Sowing seeds to grow next generation

PUBLISHED : Saturday, 22 October, 2011, 12:00am
UPDATED : Saturday, 22 October, 2011, 12:00am


Addressing the development needs of employees is crucial for companies that seek to build the next generation of leaders and strengthen their talent pool.

According to the recently released 2011 Training and Development Needs Survey by the Hong Kong Institute of Human Resource Management (HKIHRM), 80 per cent of 90 responding companies have continued to focus on the development of high potential leaders and managers in their talent development programmes.

This year, 'developing talent' was identified as one of the top five important training topics for senior management - the first time since this topic was first tracked in 2010, according to the institute.

Vaughn Richtor, chief executive officer of ING Banking Asia, says the group has always focused on the development needs of its employees and has a succession plan in place as part of its regional human resources strategy.

'We look at succession planning particularly for our key roles and we identify, hopefully, at least three potential successors for each key position,' says Richtor.

Once the potential successors are identified, managers will need to find out the development needs of these people in order to help prepare them for the roles.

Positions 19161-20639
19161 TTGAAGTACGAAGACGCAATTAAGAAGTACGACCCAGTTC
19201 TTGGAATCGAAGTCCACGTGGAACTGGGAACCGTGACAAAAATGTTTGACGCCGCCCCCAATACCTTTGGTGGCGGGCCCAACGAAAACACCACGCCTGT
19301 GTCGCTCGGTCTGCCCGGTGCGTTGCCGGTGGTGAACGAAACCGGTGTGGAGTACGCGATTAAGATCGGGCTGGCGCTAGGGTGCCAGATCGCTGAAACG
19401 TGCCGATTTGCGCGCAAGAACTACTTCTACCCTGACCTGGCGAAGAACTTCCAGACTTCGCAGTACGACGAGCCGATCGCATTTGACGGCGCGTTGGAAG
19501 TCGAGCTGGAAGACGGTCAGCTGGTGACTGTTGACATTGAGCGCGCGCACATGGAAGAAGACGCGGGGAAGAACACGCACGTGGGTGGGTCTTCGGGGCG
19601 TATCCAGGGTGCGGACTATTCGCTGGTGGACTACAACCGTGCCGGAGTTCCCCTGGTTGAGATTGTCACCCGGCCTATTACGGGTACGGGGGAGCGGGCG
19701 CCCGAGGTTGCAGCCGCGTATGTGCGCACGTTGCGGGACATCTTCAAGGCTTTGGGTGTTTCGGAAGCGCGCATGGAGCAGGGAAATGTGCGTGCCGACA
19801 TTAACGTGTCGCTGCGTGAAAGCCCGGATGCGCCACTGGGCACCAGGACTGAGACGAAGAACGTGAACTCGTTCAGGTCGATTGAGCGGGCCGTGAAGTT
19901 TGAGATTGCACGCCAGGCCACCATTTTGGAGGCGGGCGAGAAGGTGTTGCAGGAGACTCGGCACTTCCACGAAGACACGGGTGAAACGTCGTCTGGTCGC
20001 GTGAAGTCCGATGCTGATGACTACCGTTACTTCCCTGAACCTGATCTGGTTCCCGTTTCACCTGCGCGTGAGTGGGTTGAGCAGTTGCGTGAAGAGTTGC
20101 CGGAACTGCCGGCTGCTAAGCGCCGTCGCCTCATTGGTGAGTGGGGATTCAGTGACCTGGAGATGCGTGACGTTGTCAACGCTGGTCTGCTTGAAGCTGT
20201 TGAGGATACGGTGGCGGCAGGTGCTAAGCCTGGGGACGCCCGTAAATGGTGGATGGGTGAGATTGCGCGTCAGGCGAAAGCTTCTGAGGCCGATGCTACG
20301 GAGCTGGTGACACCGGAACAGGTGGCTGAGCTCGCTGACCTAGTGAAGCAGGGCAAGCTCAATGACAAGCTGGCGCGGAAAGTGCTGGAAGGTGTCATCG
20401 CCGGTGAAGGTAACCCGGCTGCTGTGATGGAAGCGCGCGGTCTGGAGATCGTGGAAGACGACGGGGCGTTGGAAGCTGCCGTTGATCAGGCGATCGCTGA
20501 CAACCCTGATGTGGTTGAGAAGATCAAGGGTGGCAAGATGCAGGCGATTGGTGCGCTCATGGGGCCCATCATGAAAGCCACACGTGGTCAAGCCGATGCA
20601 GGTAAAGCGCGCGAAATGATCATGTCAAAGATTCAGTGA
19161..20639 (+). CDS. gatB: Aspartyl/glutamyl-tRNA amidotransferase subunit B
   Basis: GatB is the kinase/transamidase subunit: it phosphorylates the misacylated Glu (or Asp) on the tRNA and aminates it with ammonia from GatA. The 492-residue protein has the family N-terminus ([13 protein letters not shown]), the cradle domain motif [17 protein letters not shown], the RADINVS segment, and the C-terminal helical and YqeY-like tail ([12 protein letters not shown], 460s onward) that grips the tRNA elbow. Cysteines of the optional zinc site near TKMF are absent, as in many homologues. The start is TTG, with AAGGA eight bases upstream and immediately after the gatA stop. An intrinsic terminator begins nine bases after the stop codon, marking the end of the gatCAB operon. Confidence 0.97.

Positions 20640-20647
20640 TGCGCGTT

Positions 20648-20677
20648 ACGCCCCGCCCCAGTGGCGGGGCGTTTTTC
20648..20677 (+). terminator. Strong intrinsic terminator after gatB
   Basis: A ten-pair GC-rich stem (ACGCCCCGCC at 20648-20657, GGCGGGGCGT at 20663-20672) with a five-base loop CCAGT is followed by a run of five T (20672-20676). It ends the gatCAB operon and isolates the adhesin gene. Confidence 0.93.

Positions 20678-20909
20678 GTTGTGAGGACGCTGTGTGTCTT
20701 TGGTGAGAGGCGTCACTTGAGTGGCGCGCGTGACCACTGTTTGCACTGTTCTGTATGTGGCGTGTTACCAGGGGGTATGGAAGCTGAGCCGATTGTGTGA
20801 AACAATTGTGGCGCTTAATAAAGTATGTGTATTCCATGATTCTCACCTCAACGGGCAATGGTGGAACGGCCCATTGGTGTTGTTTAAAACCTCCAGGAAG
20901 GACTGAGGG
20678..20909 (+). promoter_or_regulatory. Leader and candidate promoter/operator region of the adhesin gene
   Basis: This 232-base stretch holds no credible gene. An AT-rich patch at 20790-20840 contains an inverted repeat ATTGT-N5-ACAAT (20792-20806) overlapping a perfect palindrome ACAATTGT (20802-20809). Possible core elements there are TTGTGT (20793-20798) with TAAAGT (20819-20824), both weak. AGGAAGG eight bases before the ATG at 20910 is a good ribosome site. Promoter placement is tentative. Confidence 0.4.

'Everyone should have at least one development action which has to be in line with the succession plan. I prefer to see if we can fill our vacancies internally in the first instance, because hiring people from outside is risky. At least when you hire someone internally, you know their strengths and their weaknesses, and you know what development is needed to bring the person up to the role,' he said.

Does it always work? 'Sometimes there are positions for which we look outside,' he adds.

Richtor says one of the keys to preparing the potential leaders is to make sure that they are self aware. 'We use tools, such as the 360 appraisal tool, to make sure they know how they are perceived. They can [then] understand how their strengths can be an advantage [or a disadvantage] in certain situations.'

ING Banking Asia is an arm of the Dutch financial institution active in investment management, life insurance and retirement services across 14 economies in Asia Pacific.

It has over 23,000 staff.